LATEST JORDAN SALE: Sotheby’s is bringing its latest coveted sports memorabilia item to the auction market.
The auction house said Tuesday it will be auctioning Michael Jordan’s 1998 NBA Finals Game 2 Air Jordan 13s from his “The Last Dance” season. The sneakers are expected to sell for between $2 million and $4 million, which would break the current auction record for a pair of sneakers, making them the most valuable sneakers to appear at auction.
The sneakers will be auctioned during a two-part Sotheby’s sports memorabilia sale taking place from April 3 to 11.
“Michael Jordan game-worn sports memorabilia have proven time and time again to be the most elite and coveted items on the market,” said Brahm Wachter, Sotheby’s head of streetwear and modern collectibles. “However, items from his ‘Last Dance’ season are of a greater scale and magnitude as seen with our record-breaking sale of his Game 1 jersey in 2022. Worn in his final year with the Bulls, the iconic Air Jordans coming to auction this April will be sure to excite the collector community and sports fans in this most important Jordan Year.”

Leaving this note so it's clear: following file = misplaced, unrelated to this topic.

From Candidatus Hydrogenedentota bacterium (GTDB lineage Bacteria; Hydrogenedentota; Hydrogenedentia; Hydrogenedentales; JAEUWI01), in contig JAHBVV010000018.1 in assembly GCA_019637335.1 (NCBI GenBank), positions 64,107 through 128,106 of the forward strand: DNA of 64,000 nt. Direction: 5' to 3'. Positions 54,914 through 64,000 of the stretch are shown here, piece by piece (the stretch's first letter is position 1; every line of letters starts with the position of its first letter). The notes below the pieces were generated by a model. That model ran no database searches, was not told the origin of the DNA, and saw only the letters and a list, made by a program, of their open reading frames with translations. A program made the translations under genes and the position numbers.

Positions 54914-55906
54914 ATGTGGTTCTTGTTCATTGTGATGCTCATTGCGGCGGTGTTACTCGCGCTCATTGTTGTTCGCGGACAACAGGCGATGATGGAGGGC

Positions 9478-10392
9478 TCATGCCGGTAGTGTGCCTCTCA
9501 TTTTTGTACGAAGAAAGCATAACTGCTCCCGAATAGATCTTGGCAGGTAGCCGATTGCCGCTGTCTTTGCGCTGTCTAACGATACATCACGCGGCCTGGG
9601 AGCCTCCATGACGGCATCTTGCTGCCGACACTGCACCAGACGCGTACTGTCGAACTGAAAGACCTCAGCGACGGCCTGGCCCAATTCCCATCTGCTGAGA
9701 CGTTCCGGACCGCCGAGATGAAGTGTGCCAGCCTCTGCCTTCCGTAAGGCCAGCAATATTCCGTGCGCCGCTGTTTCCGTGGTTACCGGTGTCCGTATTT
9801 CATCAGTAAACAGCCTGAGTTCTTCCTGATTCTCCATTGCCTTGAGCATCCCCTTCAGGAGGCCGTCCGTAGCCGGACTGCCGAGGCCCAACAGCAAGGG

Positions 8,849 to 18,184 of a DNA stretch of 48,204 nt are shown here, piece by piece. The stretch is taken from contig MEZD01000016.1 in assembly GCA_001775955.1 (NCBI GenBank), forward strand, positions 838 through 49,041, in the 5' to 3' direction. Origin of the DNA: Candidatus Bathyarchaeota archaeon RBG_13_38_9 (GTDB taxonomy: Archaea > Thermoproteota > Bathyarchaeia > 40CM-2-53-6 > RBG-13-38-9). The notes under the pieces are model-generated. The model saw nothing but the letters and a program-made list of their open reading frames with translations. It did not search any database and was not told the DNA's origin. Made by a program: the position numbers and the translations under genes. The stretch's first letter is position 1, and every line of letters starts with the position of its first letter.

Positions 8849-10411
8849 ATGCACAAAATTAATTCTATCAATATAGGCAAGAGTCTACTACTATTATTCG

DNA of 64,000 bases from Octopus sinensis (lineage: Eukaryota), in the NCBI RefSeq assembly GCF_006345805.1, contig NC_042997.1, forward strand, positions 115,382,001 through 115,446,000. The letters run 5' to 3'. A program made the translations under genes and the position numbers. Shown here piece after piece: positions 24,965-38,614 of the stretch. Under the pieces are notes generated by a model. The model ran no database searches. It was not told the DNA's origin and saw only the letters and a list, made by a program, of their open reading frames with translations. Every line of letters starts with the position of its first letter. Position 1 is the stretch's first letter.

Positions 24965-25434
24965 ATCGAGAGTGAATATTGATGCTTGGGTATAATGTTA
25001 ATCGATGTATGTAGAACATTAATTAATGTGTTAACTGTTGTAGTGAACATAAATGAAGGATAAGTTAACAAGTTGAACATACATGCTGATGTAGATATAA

The Air Jordan 13s, known as “bred” as a shorthand synonym for “black and red,” is a style the NBA athlete wore since the beginning of the Jordan brand and throughout his basketball career. According to Sotheby’s, Jordan’s first pair of the sneakers was banned by the NBA because the colors violated the league’s uniform code. The NBA would reportedly fine Jordan $5,000 per game when he wore the sneakers.